At the 2011 Gifted and Talented Symposium held in Austin, TX, Bonnie Cramond, a professor of Educational Psychology at the University of Georgia discussed how she used interactive fantasy games to teach mythology. Using a simplified version of Dungeons and Dragons (D&D), she gave her middle school students a chance to collaborate and learn material in a different way. She discovered that her students would read the myths (they weren’t assigned readings), thinking that they could gain an advantage in the game (Mewes, 2011).

There is a boarding school in Denmark that developed its curriculum around roleplaying. Østerskov Efterskole (Østerskov School) provides their students with an opportunity to learn and express their creativity. According to the school’s website, their goal is to use roleplaying as a teaching method for all academic subjects.

For many years, a friend of mine who is a high school science teacher organized an after school club to teach students how to play D&D and other roleplaying games. He believes that these games not alone provide students with educational benefits; they can change their lives. These games can be alternatives to less productive hobbies or activities, such as drugs, gangs, etc.

I know an individual who believes D&D saved his life and kept him out of prison. This individual once had a quick temper and would often let his anger dominate him. Instead of acting out his aggression, the game allowed him to focus his emotions on characters within the game. Creativity defines his identity. Ever since he was a child, he was a storyteller. He would make up fantastic stories about science and fantasy. His favorite part of these role-playing games is being able to create worlds, cities, and cultures.

There are other types of games that can be used to encourage storytelling and creativity. An example would be Rory’s Story Cubes, a game that uses dice to tell a story. With this game, nine six-sided dice are used and each side has a different image (54 different images) that can be used to inspire the storyteller.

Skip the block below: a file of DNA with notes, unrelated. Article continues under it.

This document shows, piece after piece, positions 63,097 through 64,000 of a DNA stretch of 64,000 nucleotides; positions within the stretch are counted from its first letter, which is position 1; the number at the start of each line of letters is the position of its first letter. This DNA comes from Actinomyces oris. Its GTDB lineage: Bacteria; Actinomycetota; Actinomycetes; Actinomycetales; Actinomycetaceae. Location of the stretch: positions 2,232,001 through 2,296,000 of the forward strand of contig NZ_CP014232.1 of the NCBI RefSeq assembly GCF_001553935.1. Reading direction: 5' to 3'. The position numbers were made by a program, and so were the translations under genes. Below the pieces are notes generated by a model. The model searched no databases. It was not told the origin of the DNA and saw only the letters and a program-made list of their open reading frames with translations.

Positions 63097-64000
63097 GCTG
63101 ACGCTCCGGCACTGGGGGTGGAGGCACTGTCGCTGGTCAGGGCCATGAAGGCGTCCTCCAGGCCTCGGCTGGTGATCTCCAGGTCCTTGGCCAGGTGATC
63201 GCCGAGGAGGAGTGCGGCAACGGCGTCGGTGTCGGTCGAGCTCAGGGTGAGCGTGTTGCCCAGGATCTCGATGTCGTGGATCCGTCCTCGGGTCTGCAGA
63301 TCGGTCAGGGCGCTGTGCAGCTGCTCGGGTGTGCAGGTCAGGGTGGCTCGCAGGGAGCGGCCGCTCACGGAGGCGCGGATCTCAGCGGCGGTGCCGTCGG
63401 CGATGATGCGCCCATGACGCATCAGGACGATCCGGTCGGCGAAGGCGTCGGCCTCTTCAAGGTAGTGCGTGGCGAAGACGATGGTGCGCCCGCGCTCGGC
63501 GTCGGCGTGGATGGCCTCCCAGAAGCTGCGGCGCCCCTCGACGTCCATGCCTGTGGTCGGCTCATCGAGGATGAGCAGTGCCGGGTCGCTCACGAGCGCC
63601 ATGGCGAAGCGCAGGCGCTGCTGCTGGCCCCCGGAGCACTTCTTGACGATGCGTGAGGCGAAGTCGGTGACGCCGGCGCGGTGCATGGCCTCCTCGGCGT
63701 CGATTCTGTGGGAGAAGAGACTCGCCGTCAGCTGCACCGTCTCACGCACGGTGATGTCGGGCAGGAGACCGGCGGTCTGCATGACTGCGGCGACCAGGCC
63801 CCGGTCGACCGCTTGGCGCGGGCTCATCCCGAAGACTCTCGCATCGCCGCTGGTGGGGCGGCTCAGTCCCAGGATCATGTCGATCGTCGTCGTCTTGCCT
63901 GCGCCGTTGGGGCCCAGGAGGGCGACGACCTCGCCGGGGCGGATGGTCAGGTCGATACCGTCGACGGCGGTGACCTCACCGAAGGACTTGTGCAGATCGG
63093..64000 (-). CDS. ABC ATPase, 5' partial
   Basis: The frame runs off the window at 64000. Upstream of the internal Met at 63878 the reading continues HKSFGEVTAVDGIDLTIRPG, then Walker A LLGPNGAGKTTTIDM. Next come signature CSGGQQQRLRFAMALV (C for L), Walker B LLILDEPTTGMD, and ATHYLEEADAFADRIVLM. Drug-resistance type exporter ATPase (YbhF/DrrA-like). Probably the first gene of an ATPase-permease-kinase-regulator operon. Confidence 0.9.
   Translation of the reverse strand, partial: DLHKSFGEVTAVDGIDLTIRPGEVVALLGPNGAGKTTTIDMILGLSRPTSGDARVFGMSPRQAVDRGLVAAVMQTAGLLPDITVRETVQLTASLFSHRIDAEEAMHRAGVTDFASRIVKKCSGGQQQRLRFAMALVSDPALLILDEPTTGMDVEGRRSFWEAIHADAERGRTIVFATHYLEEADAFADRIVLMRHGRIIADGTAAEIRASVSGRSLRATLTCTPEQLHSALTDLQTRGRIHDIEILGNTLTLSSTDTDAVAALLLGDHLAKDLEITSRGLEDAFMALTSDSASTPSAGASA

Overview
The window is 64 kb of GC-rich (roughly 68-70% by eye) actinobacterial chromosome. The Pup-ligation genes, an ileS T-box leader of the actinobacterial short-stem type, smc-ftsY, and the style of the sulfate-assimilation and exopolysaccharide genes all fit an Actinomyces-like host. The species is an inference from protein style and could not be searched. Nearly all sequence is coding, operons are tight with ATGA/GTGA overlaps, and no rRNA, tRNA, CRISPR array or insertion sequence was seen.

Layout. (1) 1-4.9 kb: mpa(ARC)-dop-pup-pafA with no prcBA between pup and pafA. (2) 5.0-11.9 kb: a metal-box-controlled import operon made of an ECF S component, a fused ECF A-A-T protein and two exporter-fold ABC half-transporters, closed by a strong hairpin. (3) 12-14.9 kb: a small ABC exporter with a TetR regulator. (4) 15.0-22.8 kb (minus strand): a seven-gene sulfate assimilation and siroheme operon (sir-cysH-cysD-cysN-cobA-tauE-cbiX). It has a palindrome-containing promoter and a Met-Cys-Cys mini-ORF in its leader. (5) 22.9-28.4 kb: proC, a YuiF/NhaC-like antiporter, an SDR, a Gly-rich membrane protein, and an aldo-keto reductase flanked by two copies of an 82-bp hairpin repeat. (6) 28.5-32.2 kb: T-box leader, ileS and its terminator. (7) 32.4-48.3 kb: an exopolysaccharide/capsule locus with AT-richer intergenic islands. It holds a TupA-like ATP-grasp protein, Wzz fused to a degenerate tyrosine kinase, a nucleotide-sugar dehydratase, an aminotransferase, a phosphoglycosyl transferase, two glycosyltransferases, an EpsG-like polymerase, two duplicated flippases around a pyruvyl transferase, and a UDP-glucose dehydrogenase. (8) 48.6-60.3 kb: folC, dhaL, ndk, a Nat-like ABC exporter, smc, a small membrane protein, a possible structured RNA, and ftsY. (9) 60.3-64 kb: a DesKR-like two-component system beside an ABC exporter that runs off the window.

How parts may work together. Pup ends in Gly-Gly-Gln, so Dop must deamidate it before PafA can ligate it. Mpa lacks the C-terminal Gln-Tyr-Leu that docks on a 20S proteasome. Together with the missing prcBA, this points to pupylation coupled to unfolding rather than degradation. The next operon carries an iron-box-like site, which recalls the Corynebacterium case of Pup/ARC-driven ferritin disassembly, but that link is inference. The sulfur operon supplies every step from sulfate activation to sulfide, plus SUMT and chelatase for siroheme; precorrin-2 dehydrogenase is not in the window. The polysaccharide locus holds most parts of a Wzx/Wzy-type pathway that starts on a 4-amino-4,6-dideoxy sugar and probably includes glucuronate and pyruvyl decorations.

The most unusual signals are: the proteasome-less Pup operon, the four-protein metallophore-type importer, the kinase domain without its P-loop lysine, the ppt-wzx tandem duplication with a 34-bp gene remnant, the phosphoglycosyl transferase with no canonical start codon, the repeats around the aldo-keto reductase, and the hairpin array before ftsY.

Roleplaying and storytelling can be used to motivate students and encourage them to want to learn. Roleplaying games can teach students about vocabulary, math, public speaking, teamwork, and about dealing with loss and success. These games are effective because students engage in learning more when they are actively participating and it is important to work with their interests.

Roleplaying games also encourage students to work together and learn from one another. Together, they make these imaginary worlds come alive. It is often believed that only individuals can truly be considered creative. However, teamwork can be an important aspect of creativity. Berleson (1965) used a description about theatrical productions that seems rather appropriate to compare to. He explained that a group could not have created Shakespeare’s work, but it takes a team to perform them. In D&D, every person plays an important role. Without teamwork, these adventures do not happen.

“Without this playing with fantasy no creative work has ever yet come to birth. The debt we owe to the play of imagination is incalculable” (Jung,  [1921] 1971, p. 82).